Researchers at TU Wien and the Vienna School of Medicine report that T-cell receptors act alone, rather than interact with one another, for effective immune signaling. Their study (“Monomeric TCRs Drive T Cell Antigen Recognition”) appears in Nature Immunology.
“T cell antigen recognition requires T cell antigen receptors (TCRs) engaging MHC [major histocompatibility complex]-embedded antigenic peptides (pMHCs) within the contact region of a T cell with its conjugated antigen-presenting cell. Despite micromolar TCR:pMHC affinities, T cells respond to even a single antigenic pMHC, and higher-order TCRs have been postulated to maintain high antigen sensitivity and trigger signaling. We interrogated the stoichiometry of TCRs and their associated CD3 subunits on the surface of living T cells through single-molecule brightness and single-molecule coincidence analysis, photon-antibunching-based fluorescence correlation spectroscopy and Förster resonance energy transfer measurements,” write the investigators.
“We found exclusively monomeric TCR–CD3 complexes driving the recognition of antigenic pMHCs, which underscores the exceptional capacity of single TCR–CD3 complexes to elicit robust intracellular signaling.”
Johannes Huppa, Ph.D., an Immunologist from the Medical University Vienna, and Mario Brameshuber, Ph.D., a biophysicist from the TU Wien, succeeded in visualizing T-cell receptors on the surface of living T cells at the molecular level.
“Even though the mechanisms underlying T-cell recognition are integral to the inner workings of the immune system, our understanding is still limited,” Dr. Huppa says. This is the case because an electron microscope is necessary to see such tiny structures. With such a microscope, however, only dead cells that are specifically prepared for this kind of analysis can be studied.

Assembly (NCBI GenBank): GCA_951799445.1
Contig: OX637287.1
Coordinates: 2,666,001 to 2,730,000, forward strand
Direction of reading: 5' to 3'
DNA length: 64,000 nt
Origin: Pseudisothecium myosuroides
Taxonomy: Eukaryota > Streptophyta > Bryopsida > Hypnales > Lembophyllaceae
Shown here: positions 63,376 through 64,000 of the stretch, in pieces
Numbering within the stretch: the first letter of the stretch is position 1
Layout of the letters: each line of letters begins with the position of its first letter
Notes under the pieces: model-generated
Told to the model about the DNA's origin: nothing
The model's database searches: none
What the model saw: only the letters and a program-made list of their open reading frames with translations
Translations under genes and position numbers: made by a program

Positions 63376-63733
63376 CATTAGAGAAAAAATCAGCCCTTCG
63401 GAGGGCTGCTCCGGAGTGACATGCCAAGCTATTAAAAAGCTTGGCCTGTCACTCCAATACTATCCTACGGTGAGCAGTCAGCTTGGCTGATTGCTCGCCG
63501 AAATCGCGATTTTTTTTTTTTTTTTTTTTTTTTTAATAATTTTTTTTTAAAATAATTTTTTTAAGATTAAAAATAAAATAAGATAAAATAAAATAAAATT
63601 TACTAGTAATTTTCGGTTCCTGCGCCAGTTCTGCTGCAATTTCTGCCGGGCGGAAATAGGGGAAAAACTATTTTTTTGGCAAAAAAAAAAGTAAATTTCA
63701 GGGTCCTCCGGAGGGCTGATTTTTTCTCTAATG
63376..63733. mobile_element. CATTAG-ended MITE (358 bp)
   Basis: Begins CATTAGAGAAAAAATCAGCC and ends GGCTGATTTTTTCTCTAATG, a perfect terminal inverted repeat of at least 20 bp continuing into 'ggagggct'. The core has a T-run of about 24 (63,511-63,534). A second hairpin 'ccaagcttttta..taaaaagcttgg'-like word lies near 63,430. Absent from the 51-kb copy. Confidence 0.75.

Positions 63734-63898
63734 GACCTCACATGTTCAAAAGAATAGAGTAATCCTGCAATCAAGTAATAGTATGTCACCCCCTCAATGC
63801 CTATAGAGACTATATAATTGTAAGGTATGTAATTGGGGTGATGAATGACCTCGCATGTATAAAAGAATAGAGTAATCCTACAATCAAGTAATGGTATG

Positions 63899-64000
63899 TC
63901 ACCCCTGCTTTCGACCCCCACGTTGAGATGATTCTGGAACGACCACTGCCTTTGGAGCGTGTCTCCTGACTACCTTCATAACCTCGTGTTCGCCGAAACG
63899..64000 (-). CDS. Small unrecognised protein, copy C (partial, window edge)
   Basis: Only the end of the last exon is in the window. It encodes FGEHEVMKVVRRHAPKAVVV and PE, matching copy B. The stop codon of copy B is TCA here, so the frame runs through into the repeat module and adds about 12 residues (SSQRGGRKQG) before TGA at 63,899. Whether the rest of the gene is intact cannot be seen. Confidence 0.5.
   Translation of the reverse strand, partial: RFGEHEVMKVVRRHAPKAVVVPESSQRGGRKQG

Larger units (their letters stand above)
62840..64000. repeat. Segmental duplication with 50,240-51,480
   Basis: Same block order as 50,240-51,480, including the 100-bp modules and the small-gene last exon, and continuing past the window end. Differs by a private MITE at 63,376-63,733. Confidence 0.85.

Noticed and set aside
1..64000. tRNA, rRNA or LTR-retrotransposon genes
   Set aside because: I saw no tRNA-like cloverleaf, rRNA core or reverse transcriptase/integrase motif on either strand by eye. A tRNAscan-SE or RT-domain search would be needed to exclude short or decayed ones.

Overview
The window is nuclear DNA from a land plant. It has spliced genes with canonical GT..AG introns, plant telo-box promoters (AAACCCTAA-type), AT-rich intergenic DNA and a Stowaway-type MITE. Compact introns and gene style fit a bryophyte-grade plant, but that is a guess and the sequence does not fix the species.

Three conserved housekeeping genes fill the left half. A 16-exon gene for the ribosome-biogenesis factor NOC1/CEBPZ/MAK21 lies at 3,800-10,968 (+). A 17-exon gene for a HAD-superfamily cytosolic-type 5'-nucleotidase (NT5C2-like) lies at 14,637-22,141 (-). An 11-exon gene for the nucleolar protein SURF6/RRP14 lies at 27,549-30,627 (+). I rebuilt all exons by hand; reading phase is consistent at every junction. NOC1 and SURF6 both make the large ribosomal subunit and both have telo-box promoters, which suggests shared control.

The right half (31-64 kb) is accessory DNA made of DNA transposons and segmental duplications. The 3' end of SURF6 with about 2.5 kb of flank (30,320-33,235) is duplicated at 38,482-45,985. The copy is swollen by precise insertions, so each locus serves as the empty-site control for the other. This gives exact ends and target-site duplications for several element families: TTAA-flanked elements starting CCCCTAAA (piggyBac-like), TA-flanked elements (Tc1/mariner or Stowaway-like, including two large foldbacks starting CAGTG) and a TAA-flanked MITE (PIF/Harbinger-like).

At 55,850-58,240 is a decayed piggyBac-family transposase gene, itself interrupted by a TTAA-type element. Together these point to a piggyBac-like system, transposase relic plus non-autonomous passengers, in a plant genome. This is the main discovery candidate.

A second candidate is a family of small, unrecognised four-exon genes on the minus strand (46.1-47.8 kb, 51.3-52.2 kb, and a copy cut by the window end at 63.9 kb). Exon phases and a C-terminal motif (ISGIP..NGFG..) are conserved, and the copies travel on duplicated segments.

“A unique aspect of our joint venture is the use of specialized microscopy approaches that allow for quasi-biochemical studies on living T cells,” adds Dr. Brameshuber, due to a combined application of different techniques. Specially labeled molecules serve as highly accurate molecular probes for targeting the protein of interest and newly developed microscopy methods are used.
“As a biochemist, this has always been a big dream of mine, simply because this combined experimental approach allows us to study short-lived molecular processes within their native cellular context, and not in the test tube, removed from the all-defining context of life,” explains Dr. Huppa.
According to Dr. Brameshuber, the outer membrane of the T cell is not like a solid skin. “Molecules embedded in the membrane are relentlessly on the move. This is also true for the receptors that bind to antigens. They constantly change their location,” he points out.
As a result, the mechanism underlying the sensitivity of T cells toward antigens was regarded to depend on T-cell receptors forming pairs or even larger groups to collectively signal once a T-cell receptor binds to a single antigen. However, as was now shown by the Viennese researchers, this assumption is wrong.
“Obviously the T-cell receptor is a fine-tuned molecular machine, which acts as an individual entity and translates antigen-binding events into intracellular signaling,” says Dr. Huppa, adding that one can learn important lessons from how these receptors work, not only in purely academic terms but also for medical applications.
Only by understanding in detail what goes wrong in T cells when they cause disease can one develop means of precise intervention, emphasize the scientists. Fundamental knowledge of all involved molecular processes will allow for devising effective high-precision therapies against cancer and autoimmune diseases, and also for more success in protecting against the rejection of organ transplants.